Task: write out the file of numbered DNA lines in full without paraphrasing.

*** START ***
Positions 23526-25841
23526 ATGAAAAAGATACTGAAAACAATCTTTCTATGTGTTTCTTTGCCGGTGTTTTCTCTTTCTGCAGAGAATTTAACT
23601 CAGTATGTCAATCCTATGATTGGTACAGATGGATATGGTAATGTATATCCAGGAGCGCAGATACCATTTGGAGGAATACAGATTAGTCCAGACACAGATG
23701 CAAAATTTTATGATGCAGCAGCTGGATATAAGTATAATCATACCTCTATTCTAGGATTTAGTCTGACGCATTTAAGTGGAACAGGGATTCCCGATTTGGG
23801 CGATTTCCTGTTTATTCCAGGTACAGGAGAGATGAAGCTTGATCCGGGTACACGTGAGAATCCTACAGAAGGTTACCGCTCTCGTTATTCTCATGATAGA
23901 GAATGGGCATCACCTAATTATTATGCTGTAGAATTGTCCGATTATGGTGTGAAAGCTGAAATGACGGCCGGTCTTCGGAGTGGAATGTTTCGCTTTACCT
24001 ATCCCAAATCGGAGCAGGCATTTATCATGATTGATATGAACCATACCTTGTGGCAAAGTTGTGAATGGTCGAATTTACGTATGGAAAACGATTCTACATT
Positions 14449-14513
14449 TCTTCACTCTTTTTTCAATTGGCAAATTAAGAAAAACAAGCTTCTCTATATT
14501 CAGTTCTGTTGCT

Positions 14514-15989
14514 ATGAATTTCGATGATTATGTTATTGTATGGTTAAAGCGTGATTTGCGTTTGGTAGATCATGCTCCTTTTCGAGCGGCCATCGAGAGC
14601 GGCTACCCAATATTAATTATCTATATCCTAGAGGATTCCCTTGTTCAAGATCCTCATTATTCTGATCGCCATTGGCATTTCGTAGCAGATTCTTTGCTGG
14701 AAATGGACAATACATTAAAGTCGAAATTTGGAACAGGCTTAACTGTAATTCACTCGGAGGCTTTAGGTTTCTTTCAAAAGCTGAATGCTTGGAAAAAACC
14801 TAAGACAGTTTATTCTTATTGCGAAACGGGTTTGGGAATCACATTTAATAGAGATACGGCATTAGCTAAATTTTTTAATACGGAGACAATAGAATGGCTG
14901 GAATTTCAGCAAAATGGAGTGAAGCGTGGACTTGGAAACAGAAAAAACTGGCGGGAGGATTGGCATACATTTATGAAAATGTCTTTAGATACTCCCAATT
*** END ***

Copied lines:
Positions 23526-25841
23526 ATGAAAAAGATACTGAAAACAATCTTTCTATGTGTTTCTTTGCCGGTGTTTTCTCTTTCTGCAGAGAATTTAACT
23601 CAGTATGTCAATCCTATGATTGGTACAGATGGATATGGTAATGTATATCCAGGAGCGCAGATACCATTTGGAGGAATACAGATTAGTCCAGACACAGATG
23701 CAAAATTTTATGATGCAGCAGCTGGATATAAGTATAATCATACCTCTATTCTAGGATTTAGTCTGACGCATTTAAGTGGAACAGGGATTCCCGATTTGGG
23801 CGATTTCCTGTTTATTCCAGGTACAGGAGAGATGAAGCTTGATCCGGGTACACGTGAGAATCCTACAGAAGGTTACCGCTCTCGTTATTCTCATGATAGA
23901 GAATGGGCATCACCTAATTATTATGCTGTAGAATTGTCCGATTATGGTGTGAAAGCTGAAATGACGGCCGGTCTTCGGAGTGGAATGTTTCGCTTTACCT
24001 ATCCCAAATCGGAGCAGGCATTTATCATGATTGATATGAACCATACCTTGTGGCAAAGTTGTGAATGGTCGAATTTACGTATGGAAAACGATTCTACATT
Positions 14449-14513
14449 TCTTCACTCTTTTTTCAATTGGCAAATTAAGAAAAACAAGCTTCTCTATATT
14501 CAGTTCTGTTGCT

Positions 14514-15989
14514 ATGAATTTCGATGATTATGTTATTGTATGGTTAAAGCGTGATTTGCGTTTGGTAGATCATGCTCCTTTTCGAGCGGCCATCGAGAGC
14601 GGCTACCCAATATTAATTATCTATATCCTAGAGGATTCCCTTGTTCAAGATCCTCATTATTCTGATCGCCATTGGCATTTCGTAGCAGATTCTTTGCTGG
14701 AAATGGACAATACATTAAAGTCGAAATTTGGAACAGGCTTAACTGTAATTCACTCGGAGGCTTTAGGTTTCTTTCAAAAGCTGAATGCTTGGAAAAAACC
14801 TAAGACAGTTTATTCTTATTGCGAAACGGGTTTGGGAATCACATTTAATAGAGATACGGCATTAGCTAAATTTTTTAATACGGAGACAATAGAATGGCTG
14901 GAATTTCAGCAAAATGGAGTGAAGCGTGGACTTGGAAACAGAAAAAACTGGCGGGAGGATTGGCATACATTTATGAAAATGTCTTTAGATACTCCCAATT